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Re: SELinux Understanding



Nigel Henry wrote:
On Monday 15 October 2007 19:57, Claude Jones wrote:
On Monday October 15 2007 1:35:17 pm Nigel Henry wrote:
but as
re-enabling SELinux, in either permissive, or enforcing mode
results in the relabelling process being run, it's almost
impossible to know if the relabelling has resolved a genuine
problem or not.
This is where you're mistaken. It's perfectly possible to set
permissive and enforcing modes, without relabeling - relabeling
is only forced after some updates, and that not very often -
perhaps, this is something that should be addressed. Perhaps a
warning message when you turn on enforcing, with instructions to
relabel if you've run in permissive mode for some period of
time...

--
Claude Jones
Brunswick, MD, USA

Well I disabled SELinux some weeks ago for some reason or other. I didn't want to, as it had been behaving itself. Sorry, but I forget stuff easily these days, and can't remember why I disabled it. Anyway when I re-enabled it as forcing, and rebooted, it did the relabelling stuff. As I've said. I'm not too clued up on SELinux, but it was running in enforcing mode, then I disabled it (for some reason or other), and rebooted. Then I re-enabled it as enforcing, rebooted, and by default it ran it's relabelling program.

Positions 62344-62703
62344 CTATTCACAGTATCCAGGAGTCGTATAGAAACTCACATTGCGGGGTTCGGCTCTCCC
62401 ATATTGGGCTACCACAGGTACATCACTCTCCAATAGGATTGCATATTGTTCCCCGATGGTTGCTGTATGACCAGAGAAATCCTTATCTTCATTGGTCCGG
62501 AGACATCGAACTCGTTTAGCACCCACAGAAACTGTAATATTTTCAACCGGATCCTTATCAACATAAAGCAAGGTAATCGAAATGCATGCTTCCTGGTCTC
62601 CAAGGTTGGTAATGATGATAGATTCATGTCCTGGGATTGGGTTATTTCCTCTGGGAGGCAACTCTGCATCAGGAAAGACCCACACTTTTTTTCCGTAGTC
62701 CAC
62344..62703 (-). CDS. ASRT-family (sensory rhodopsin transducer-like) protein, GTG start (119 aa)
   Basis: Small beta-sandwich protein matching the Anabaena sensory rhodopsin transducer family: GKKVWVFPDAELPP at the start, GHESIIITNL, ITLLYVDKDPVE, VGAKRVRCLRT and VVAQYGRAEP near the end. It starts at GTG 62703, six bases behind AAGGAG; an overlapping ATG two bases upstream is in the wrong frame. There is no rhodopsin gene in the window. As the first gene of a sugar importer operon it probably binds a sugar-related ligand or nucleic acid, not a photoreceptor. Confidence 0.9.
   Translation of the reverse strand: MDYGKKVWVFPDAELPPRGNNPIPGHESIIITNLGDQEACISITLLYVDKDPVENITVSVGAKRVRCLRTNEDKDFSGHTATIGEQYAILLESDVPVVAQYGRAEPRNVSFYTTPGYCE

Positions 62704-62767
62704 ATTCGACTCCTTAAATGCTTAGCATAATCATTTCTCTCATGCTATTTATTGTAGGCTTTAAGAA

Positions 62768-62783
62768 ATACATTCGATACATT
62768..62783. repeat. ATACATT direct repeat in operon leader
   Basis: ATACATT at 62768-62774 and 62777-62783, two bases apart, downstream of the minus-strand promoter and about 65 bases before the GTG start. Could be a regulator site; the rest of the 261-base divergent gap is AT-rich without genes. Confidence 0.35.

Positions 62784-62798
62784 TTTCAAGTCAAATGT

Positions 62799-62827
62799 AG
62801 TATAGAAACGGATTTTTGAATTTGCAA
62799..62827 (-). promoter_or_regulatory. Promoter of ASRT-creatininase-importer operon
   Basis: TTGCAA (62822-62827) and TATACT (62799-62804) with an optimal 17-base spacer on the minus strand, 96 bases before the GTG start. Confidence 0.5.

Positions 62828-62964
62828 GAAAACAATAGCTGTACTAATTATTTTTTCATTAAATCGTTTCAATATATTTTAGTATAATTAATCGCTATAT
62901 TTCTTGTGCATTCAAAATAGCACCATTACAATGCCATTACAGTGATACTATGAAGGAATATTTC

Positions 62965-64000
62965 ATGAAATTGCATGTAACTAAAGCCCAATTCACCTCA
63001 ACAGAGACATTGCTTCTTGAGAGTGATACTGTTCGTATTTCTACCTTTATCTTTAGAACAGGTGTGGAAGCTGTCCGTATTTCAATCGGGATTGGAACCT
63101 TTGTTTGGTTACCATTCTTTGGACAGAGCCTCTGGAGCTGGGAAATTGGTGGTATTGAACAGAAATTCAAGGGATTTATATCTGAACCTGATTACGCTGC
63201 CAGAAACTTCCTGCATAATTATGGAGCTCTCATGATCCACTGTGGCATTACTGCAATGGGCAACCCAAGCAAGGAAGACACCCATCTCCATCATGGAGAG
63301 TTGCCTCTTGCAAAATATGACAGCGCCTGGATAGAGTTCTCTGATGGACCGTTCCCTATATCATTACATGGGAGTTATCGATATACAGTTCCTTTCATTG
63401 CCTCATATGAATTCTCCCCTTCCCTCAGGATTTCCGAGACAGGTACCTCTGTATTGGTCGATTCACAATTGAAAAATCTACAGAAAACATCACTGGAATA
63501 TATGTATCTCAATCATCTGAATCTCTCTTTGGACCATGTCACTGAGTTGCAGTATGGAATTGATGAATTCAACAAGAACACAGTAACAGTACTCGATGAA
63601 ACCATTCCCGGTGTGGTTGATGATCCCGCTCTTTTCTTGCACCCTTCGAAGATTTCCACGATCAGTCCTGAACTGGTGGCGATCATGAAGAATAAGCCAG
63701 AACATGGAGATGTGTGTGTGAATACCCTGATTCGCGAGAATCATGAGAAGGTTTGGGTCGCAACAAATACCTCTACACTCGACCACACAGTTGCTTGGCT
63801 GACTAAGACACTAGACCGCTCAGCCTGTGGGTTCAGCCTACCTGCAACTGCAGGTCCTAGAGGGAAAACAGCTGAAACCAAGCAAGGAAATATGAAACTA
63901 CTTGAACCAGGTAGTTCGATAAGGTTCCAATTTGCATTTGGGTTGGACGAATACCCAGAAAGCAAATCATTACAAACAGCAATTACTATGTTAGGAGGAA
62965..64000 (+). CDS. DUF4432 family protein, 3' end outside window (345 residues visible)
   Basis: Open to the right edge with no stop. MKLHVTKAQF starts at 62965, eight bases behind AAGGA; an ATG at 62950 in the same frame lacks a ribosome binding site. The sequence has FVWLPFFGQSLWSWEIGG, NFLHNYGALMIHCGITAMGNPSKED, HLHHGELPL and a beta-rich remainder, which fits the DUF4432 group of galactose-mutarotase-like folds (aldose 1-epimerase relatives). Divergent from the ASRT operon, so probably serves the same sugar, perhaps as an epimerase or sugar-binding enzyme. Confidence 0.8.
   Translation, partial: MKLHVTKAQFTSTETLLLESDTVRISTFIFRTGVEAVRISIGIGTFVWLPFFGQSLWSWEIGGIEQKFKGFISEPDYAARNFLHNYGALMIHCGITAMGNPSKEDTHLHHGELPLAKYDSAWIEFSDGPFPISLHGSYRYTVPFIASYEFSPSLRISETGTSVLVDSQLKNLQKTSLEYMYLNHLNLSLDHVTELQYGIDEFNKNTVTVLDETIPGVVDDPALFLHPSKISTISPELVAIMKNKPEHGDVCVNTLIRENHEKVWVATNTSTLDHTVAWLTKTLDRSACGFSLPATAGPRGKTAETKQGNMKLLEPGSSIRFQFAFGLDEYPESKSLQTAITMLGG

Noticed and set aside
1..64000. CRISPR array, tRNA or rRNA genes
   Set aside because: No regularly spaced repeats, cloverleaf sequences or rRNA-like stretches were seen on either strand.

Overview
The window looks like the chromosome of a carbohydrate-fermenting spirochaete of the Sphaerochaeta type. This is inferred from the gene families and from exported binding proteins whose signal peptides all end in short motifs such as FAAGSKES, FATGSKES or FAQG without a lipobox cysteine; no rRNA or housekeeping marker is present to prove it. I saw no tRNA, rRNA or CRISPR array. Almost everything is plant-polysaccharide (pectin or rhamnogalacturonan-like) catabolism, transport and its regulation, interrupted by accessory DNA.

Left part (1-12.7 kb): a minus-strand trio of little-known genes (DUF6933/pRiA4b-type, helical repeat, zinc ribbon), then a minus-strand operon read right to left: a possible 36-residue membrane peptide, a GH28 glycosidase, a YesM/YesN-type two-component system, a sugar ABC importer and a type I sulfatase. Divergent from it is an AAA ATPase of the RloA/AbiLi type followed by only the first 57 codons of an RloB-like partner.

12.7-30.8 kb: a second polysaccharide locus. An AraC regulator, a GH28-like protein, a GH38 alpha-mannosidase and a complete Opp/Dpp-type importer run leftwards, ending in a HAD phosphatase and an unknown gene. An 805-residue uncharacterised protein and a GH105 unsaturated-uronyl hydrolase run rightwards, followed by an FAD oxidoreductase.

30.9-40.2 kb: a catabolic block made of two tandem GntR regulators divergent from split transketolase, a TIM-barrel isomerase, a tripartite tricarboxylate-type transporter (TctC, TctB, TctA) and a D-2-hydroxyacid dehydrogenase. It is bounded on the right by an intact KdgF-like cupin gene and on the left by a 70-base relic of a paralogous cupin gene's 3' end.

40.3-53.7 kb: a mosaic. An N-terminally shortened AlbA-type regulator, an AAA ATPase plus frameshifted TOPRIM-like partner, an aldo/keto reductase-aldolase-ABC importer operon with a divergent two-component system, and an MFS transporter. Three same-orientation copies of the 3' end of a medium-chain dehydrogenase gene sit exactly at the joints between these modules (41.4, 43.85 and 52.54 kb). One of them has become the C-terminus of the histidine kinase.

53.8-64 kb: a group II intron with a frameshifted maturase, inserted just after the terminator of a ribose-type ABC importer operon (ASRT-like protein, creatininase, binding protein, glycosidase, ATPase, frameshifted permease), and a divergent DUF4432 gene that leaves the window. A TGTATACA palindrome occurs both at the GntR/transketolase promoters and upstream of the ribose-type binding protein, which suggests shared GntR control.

Now I'm not too bothered about SELinux. I've seen it around since FC2, but for the first time on Fedora 7 I've given it a try. I'm only a home user, so nothing critical going on, and apart from the little FTP problem it's working ok.

I'm not sure what you're saying though in your reply above. From what I understand, if you disable SELinux (not sure if a reboot has to occur before the next step), then re-enable SELinux in enforcing mode (as it was previously). I found that re-enabling SELinux in enforcing mode, then rebooting, resulted in the relabelling stuff being done. So is there some incantation you can apply to the kernel on bootup to prevent SELinux doing it's relabel stuff?

Nigel.

Hi Nigel, I think you can tell the SELinux loader not to relabel; but once saying that I am pretty sure you WANT to relabel any time you turn SELinux on, after it has been off. If you think your memory is short my 72 year old head is overflowing with stuff and it has moved down causing my tummy to be too round

I am running with SELinux on and will keep book on how long it runs without a problem. The fellow with trouble in his http area sounds like he made a lot of new directories and SELinux didn't like it. This sort of thing may well hit me.



--

	Karl F. Larsen, AKA K5DI
	Linux User
	#450462   http://counter.li.org.


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